Right when we entered Puyuhuapi, we stopped next to a camping sign. A woman passed by and asked if we need help. We told her we were looking for a camping and she said there was no such thing in Puyuhuapi. We decided to get a second opinion about camping in Puyuhuapi. A more helpful person directed us to camping Adonai.
We chose to stay there, other than in one of many other camping sites we saw in Puyuhuapi, because it was quite cheap (2500 CH$), had a well equipped kitchen as well as a roof to protect us from the rain. The name of the camping intrigued us (Adonai is a hebrew word for God), and we were surprised to find out that it had nothing to do with Israel. The owners of the camping are very religious Evangalists, and Adonai is a name for God (also in Spanish).
While comparing campings we were over and over told something very complicated in Spanish, which used repeatedly the word ¨Japon¨ (Japan in Spanish). The first time we heard this, we thought the lady told us that her husband was in Japan, and when hearing this from another lady, we understood something happened there, but didn´t quite get the exact details, or why they were so anxious about telling this to us.
We did some shopping in 4 different minimarkets, and in one of them we found some very cheap almonds. This was very important for us as almonds and other types of nuts are always expensive in Argentina and in Chile, and we eat a lot of them in Israel. As we did not have enough money with us, we only bought a bit of almonds, and decided to buy more the next day. When we got back, we suddenly saw Pandora, the puppy which we met the day before in the bus station were we slept. This time, however, she was without the two Chilean backpackers who previously took care of her. Apparently she got lost in the small town. We played with her a bit and then left her and went to the kitchen to cook. We made pumpkin chutney and lentils soup. While we were cooking, two firemen entered. One of them started to explain to the other Israelis there that we had to be evacuated from the camping, because it was right on the shore.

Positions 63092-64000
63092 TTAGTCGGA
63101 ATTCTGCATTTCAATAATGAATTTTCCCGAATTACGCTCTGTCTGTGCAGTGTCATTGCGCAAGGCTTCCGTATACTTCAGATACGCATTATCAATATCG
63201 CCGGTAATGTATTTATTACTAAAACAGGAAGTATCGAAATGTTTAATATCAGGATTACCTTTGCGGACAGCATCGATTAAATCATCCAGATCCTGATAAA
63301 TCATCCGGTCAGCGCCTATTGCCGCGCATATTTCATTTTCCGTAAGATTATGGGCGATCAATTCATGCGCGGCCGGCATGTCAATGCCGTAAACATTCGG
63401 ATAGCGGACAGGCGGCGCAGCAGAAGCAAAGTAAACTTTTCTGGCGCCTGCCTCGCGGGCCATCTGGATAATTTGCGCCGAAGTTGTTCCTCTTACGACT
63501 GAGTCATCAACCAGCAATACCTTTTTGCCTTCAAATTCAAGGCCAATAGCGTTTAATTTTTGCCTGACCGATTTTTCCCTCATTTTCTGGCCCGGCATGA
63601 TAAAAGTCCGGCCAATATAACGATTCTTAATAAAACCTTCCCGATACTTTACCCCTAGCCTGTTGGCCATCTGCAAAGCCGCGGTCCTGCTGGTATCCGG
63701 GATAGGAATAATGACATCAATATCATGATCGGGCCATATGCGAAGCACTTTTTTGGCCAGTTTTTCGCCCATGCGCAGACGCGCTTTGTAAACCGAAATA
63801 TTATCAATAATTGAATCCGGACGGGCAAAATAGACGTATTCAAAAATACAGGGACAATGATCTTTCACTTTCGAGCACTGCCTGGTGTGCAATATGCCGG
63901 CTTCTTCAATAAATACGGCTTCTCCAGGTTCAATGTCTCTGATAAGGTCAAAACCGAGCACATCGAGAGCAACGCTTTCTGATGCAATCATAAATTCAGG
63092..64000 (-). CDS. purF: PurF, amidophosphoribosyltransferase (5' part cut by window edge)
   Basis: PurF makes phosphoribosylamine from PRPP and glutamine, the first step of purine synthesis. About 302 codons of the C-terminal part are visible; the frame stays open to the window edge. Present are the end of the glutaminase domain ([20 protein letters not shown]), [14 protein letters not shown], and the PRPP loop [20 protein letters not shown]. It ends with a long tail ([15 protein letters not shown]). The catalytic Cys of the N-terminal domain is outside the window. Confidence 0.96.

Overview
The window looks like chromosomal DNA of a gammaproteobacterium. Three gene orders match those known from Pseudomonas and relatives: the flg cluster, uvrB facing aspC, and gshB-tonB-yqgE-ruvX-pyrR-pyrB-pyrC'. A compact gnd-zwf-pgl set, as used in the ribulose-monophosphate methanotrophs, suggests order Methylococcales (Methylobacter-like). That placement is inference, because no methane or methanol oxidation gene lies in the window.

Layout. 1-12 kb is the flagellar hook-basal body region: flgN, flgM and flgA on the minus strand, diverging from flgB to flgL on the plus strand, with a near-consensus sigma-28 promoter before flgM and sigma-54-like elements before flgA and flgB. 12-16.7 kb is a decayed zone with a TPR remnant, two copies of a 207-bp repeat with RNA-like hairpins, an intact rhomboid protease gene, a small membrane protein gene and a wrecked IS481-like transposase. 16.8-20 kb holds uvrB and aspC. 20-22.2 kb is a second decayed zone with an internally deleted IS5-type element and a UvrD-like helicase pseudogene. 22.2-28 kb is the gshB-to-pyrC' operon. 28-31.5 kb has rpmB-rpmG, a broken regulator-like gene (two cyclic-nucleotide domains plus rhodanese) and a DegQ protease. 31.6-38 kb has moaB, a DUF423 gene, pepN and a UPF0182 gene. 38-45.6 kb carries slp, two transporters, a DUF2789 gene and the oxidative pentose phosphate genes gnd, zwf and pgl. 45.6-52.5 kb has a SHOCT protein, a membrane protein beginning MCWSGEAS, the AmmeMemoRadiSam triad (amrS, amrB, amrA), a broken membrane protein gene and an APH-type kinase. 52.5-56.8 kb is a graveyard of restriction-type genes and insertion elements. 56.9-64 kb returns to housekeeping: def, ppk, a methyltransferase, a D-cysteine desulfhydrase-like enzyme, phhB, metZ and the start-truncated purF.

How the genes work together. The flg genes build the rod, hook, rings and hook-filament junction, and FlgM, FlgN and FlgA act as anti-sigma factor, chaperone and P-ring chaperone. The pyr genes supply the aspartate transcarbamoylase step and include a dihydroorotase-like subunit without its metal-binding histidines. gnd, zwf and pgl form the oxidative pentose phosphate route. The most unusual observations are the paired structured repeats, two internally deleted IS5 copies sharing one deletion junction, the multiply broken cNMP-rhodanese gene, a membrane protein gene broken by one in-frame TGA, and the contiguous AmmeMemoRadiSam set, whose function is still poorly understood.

They explained that a terrible earthquake accrued in Japan and they were afraid that as a result a Tsunami wave would hit Chile as well. We were ordered to get in about 3 hours to the school, which was higher up on the hill and therefore safer. As we were all struggling to understand Spanish, we found out that the other fireman was american, and he finally gave us the full picture of what happened in Japan and why does the Chileans care.
A night at school
We weren´t too afraid, as Puyuhuapi is in a closed bay, but we decided to listen to the firemen and go to the school. We finished cooking quickly, ate part of it and packed all our stuff except for the tent. While packing we found Pandora sleeping inside our tent on the sleeping bags. She walked us to the school, but she had to stay outside. We spent more than two hours eating, talking with the other Israelis from the camping, and watching useless reports from Chilean news channels, showing repeated images of rediculous waves on the Chilean coast.
We were repeatedly told to wait there, until we eventually gave up and went to sleep on the mattrasses provided by the school. Eventually all other people, except us the Israelis, left the safe zone. When we left the school (it was finally permitted at 8 AM), we found Pandora, who spent all night waiting outside. We gave her some of our food and started walking back to the camping. At some point 5 dogs followed us, but Pandora was gone. We cooked pancakes for breakfast and peas paste for later, and we payed for the night we didn´t spend there.
On our way out, we wanted to buy more cheap almonds but unfortunately that shop was closed :-(
- ▼ March (12)